Lincos – Time Similar to the introduction of numbers, time- signals are introduced as ostensive, ideophonetic signs. Dur ------ = Sec A
Lincos – Time Ecc ___ ----- V x.y. Fre x = A ^ Fre y = B ^ x Ant y x Ant y y Pst x The concept of ‘before’ and ‘after’
Lincos – Time After some time, a clock is installed on a particular frequency. It ticks per second through all Lincos programs onwards. The receiver is instructed on how to read the clock.
Lincos – Time Arbitrary “events” are introduced by a wild complex of radio signals. P t2 . (event) t1 T1 Usq T2 Fit P (report on event)
Lincos – Behavior • Behavior requires the presence of actors. Actors Ha, Hb and Hc are introduced, and the distinctness of each actor is stressed. • Since mathematics is the only subject we know till now, the actors start conversing about mathematics.
Lincos – Behavior Ha Inq Hb ?x. 10x = 101 Hb Inq Ha 101/10 Ha Inq Hb Ben (good) Conversations require the concept of good (Ben) and bad (Mal), in addition to true (Ver) and false (Fal)
Lincos – Behavior Ha Inq Hb ?x 100x = 1010 Hb Inq Ha 1010/100 Ha Inq Hb Mal Hb Inq Ha 1/10 Ha Inq Hb Mal Hb Inq Ha 101/10 Ha Inq Hb Ben
Lincos – Behavior Ha Inq Hb ?x. x10 = 11001 Hb Inq Ha 101x101 = 11001 Ha Inq Hb Mal Hb Inq Ha 101x101 = 11001 ∈Ver Ha Inq Hb Ver Tan Mal . x10 = 11001 => x=101 Hb Inq Ha 101 ∨ -101 Ha Inq Ha Ben True but Bad
Lincos – Behavior Ha Inq Hb ?x 10x10 = x Hb Inq Ha 10x10=10 Ha Inq Hb Mal Ha Inq Hc ?x 10x10 = x Hc Inq Ha 10x10 = 100 Ha Inq Hc Ben Hc >IQ Hb Hc has greater IQ than Hb
Lincos – Behavior • The book goes on to give more complex examples of behavior such as – Honest quoting – Animals cannot speak – Understanding as recognizing what another person said. – Polite speech – Games. Minimax principle etc.
Lincos – Space, motion and mass • So far, the actors Ha, Hb and Hc were ghosts. • Distance of place recognized by delay of signals. • Three dimensional space, volume introduced. • Movement. • Kepler’s laws of motion. Relativity etc.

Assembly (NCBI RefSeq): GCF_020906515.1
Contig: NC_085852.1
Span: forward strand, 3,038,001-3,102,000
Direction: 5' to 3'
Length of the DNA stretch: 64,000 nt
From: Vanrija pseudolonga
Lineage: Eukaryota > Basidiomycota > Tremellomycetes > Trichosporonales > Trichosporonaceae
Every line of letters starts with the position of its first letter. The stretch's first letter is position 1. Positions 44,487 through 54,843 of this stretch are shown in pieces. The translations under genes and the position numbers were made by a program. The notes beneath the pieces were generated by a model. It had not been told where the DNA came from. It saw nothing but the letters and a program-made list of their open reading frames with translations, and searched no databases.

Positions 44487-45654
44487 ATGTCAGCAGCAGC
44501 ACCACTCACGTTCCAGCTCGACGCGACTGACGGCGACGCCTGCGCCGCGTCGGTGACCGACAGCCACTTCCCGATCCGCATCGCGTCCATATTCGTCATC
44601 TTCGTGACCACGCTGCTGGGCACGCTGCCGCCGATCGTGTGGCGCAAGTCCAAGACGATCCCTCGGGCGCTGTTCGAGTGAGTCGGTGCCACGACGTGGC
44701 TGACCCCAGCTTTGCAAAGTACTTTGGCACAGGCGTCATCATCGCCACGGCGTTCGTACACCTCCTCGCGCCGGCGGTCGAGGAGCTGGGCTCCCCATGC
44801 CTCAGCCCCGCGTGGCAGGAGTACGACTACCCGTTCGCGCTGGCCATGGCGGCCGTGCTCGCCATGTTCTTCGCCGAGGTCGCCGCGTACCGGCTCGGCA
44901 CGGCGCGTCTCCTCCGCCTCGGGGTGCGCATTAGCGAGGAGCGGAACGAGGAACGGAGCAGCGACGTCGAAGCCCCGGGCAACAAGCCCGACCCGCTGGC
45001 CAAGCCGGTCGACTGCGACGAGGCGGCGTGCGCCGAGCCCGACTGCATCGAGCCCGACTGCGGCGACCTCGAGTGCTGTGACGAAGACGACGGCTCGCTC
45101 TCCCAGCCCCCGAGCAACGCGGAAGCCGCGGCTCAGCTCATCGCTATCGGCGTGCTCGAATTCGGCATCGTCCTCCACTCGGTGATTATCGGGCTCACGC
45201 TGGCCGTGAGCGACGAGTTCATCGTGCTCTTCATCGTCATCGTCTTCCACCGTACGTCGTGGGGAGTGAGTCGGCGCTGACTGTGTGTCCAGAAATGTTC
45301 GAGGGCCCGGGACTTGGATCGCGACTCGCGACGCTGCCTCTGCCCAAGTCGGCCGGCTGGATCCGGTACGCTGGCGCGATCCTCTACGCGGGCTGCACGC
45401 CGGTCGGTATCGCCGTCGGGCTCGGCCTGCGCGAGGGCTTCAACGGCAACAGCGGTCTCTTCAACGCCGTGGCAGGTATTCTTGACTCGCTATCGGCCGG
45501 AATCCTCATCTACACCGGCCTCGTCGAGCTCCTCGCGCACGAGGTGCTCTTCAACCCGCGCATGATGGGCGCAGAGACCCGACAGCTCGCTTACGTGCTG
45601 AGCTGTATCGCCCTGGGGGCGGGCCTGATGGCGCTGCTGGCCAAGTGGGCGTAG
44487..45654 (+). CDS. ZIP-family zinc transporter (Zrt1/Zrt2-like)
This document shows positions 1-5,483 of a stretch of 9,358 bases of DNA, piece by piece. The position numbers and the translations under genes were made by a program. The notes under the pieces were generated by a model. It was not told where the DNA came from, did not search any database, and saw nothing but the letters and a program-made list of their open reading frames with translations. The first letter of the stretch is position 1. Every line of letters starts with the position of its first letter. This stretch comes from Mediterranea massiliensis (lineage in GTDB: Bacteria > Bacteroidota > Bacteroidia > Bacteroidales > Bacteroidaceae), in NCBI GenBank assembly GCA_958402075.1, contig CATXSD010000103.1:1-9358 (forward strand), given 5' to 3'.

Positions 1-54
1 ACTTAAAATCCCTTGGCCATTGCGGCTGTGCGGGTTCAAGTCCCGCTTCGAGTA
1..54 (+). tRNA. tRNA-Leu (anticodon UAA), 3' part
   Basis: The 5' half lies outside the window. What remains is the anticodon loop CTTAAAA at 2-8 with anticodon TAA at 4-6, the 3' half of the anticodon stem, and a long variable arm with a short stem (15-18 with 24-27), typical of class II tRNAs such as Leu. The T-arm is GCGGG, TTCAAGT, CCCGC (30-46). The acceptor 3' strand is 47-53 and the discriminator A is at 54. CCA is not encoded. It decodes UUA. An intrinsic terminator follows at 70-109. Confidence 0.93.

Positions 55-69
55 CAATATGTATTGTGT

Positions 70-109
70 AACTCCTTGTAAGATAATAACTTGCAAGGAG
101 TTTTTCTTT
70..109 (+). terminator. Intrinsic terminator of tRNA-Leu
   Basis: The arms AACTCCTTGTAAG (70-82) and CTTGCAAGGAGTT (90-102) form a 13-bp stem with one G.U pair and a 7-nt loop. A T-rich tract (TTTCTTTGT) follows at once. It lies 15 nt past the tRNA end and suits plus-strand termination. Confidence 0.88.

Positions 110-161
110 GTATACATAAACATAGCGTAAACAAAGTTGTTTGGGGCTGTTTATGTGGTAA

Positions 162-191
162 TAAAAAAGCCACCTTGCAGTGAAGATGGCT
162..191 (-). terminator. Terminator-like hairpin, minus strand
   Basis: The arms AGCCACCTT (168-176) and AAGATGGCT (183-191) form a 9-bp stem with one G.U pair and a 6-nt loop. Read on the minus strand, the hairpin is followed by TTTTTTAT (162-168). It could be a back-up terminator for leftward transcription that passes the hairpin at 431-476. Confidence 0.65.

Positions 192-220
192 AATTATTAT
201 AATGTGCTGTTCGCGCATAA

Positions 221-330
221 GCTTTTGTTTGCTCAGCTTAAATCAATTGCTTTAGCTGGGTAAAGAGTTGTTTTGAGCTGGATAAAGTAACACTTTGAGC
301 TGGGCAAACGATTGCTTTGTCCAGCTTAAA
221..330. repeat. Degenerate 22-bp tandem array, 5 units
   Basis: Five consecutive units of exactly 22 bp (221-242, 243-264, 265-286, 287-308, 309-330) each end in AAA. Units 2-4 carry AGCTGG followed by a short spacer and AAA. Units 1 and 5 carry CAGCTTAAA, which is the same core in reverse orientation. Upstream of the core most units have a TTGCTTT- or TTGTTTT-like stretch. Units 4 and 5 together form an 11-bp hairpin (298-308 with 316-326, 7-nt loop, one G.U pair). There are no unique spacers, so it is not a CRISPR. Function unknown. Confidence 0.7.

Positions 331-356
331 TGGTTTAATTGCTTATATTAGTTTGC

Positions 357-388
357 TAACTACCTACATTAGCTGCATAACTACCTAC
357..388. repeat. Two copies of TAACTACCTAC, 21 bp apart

Encounter 2001 & 2003 messages • Among other information, contained messages inspired from the Lincos language. • In addition to words, contains crude pictures of the solar system, mountains, male and female humans, DNA, continents etc. • Physics, chemistry and astronomy are described, but complicated human behavior is not shown.
Algorithmic languages • An algorithm can speak a thousand words! • Instead of introducing game-centric behavior of humans, why not build a game for them that they can play themselves?
CosmicOS • Inspired by Lincos, but instead of a language for conversation, introduces a programming language based on lambda calculus. • After the introduction of the basics, introduces the semantics of the Java bytecodes. • Finally, a game is described using Java’s bytecodes. The game’s logic is fully described though it is not rendered anywhere.
CosmicOS The message as a single image
Conclusion • Perhaps there should be some “understandability” studies for some of these languages. • Apart from ET, they can also be used as input for some machine learning algorithms, particularly CosmicOS. • For those interested, there are several artificially constructed messages available on the internet to decode.
References • Interstellar communication, http://www.matessa.org/~mike/inter-comm.html • Arecibo message, http://en.wikipedia.org/wiki/Arecibo_message • Pioneer plaques, http://en.wikipedia.org/wiki/Pioneer_plaque • Voyager record, http://en.wikipedia.org/wiki/Voyager_Golden_Record • Encounter 2001 message, http://www.matessa.org/~mike/2001.html • Encounter 2003 message, http://web.archive.org/web/20030705140835/teamencounter.com/missions/message.asp • LINCOS: Design of a Language for Cosmic Intercourse. Hans Freudenthal. North-Holland Publishing Company, Amsterdam, 1960. • Lincos, http://www.matessa.org/~mike/lincos.html • CosmicOS, http://cosmicos.sourceforge.net/